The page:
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Hair-Raising Fun: “The Séance” brings ghostly delight to Browncoat Pub and Theatre

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Now that the vibrant hues of green leaves and golden afternoons give way to the burnt-orange fallen foliage that swiftly blows along downtown sidewalks, folks can enjoy a new offering at Browncoat Pub and Theatre just in time for Halloween. The local venue, which routinely hosts an abundance of original productions, recently has welcomed back paranormal illusionist Aiden Sinclair to their intimate setting with his show, “The Séance.”


Hailing from Cheyenne, Wyoming, Sinclair previously has wowed the likes of Howie Mandel and Will Smith. His accolades are ever present in his most recent act at Browncoat. Going in to the night of macabre, I had no idea what to expect. A few guests raised their hands when asked if they were familiar with Sinclair’s work, but I was a blank slate ready to be taken on whatever journey was in store. I anticipated there may be some light tricks to give the impression that a few restless spirits had entered the room; instead, I was met with a night of magic—perfectly guised as a séance.

Each showing (there are four a night) has a different featured artifact: On Friday, it was an Ouija board. It’s not a séance in the sense that everyone joins hands and chants; instead, Sinclair intertwines magic tricks with stories of possession and even a little ghostly history about the Titanic. 

The show begins as a batch of 12 brave souls enter Browncoat’s theater. The stage is replaced with an ominous-looking room. Browncoat’s owner, Richard Davis, gives heed that anyone wishing to leave should do so before broaching the confines of the room. Davis informs that strange occurrences have taken hold of the theater and pub since Sinclair’s haunted artifacts have been kept there. He then enforces everyone turn off their cell phones (apparently, the spirits don’t like them), and requires each participant to sign a waiver. Davis’ set up draws a nervous laugh from the crowd (and for me an eye roll), but deep down it does leave one considering whether or not he should step foot past the point of no return. The charged energy begets a needed uncertainity to fully enjoy the show.

Upon giving consent to a wild night of spooky fun, guests file into the tiny room. The walls of the tightly sealed tomb are adorned with blood-red paint. A Southern gothic mystique perfectly sets up a moody mien, perfect for raising the dead. Tables with old, black-and-white photos mark each corner of the room, and benches covered in velvety black fabric line the walls. In the center sits a table, surrounded by black carpet. Participants are warned to keep their appendages out of its vicinity, as it’s the most spiritually charged area of the room. In an instance, the lights are flickering and giving way to total darkness. Then, the night’s guest of honor appears and takes the reins of the evening’s events.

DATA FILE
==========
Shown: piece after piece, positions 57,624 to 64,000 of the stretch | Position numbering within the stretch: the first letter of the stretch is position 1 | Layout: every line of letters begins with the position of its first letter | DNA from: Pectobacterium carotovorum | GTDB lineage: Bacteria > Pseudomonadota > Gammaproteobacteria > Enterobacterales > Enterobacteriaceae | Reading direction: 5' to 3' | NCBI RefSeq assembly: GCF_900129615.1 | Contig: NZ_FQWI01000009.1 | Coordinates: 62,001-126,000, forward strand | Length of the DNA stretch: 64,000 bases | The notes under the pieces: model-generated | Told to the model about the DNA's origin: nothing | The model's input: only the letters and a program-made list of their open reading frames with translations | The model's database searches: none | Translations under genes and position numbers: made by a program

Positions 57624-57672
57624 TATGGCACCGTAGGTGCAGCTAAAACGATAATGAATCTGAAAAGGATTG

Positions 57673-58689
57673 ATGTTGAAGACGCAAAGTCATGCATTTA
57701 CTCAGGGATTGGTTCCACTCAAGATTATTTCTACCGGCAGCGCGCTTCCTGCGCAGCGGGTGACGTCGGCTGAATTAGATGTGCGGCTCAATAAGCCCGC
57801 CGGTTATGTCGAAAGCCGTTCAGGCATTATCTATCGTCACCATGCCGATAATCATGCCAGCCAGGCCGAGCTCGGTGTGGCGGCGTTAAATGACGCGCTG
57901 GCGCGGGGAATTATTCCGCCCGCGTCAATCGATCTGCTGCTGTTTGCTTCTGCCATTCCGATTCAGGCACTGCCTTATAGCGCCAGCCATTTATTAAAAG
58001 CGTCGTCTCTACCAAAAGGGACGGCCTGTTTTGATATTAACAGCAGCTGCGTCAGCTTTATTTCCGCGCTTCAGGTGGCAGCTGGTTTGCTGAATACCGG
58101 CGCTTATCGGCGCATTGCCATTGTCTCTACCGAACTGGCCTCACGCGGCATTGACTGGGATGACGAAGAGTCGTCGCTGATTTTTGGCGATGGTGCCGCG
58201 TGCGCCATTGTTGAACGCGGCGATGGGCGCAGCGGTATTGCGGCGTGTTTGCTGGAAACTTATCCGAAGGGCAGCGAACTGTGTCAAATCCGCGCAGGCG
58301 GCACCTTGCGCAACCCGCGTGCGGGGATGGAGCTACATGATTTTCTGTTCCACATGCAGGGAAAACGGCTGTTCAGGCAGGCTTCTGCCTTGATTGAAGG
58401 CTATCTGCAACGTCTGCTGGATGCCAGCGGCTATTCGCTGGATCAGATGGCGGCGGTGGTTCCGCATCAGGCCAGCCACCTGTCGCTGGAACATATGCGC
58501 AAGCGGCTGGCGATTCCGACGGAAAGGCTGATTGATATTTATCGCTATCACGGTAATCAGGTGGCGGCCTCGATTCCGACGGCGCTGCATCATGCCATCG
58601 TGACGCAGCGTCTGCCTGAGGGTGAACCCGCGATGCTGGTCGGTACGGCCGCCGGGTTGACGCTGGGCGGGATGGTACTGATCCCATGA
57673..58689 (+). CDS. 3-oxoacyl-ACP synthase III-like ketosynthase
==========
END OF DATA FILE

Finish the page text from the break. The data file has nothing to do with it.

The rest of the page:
The production is nothing if not hokey, but in a positive way. Sleights-of-hand swiftly take hold of the viewers. From card tricks to chicanery with cell phone ringtones, Sinclair’s showmanship leaves audiences guessing and wanting more.

Sinclair manages to maintain the energy throughout the show’s entirety. His years of experience take over the room, as he knows how to engage the audience full-heartedly. Sinclair can discern which participants are ripe to be picked on and which tasks he should give them. (I was enlisted to run the paranormal activity detector over Sinclair’s body to ensure he had no devices that would trigger a response.) Keeping the audience involved is key to any magic show.

The night of eerie splendor largely relies on the charisma of its host. It doesn’t matter who’s a firm believer in the occult or who’s a skeptic; everyone is there for one purpose: to be entertained. “The Séance” certainly doesn’t lack in any shortage of spirited ringmasters. Both Davis and Sinclair have the required conviction to force audiences to leave their reservations at the door and let the night take them where it will. Honestly, that’s what it’s all about.

As well, Sinclair knows how to evoke a precise balance of fear and humor. The night never becomes so serious that the nonbeliever feels alienated, but it also never enters the realm of outlandish camp, wherein even the most frightened of guests feels at ease. There are enough laughs to enjoy, but it never compromises the grave atmosphere. People always say comedy is the hardest genre to achieve, and horror—especially live horror—is a close second. Sinclair succeeds at both.

Only problem: It doesn’t last long enough. Each night there are four showings, and I felt like the fun was just getting started when the lights came up. While getting out of the claustrophobic, hot room certainly was a relief, I could have toughed it out for one or two more tricks. I also would’ve enjoyed more interaction with the haunted artifact. It’s too scary a prop to be used really for only one trick.

Overall, “The Séance” is a blast. Each show is different, so there’s always the promise of a completely new, fresh return trip if one didn’t get enough the first time. Annually, Halloween is a time in which the spirits walk with the living, and whether or not there were ghosts in that room is of no concern because Davis and Sinclair believe it—and they make everyone there buy into it, too. 


The Séance

Bowncoat Pub and Theatre
111 Grace St.
Everyday (except Monday), Oct. 22- Nov. 1, 7 p.m.; 8 p.m.; 9 p.m.; 10 p.m.
Tickets: $10

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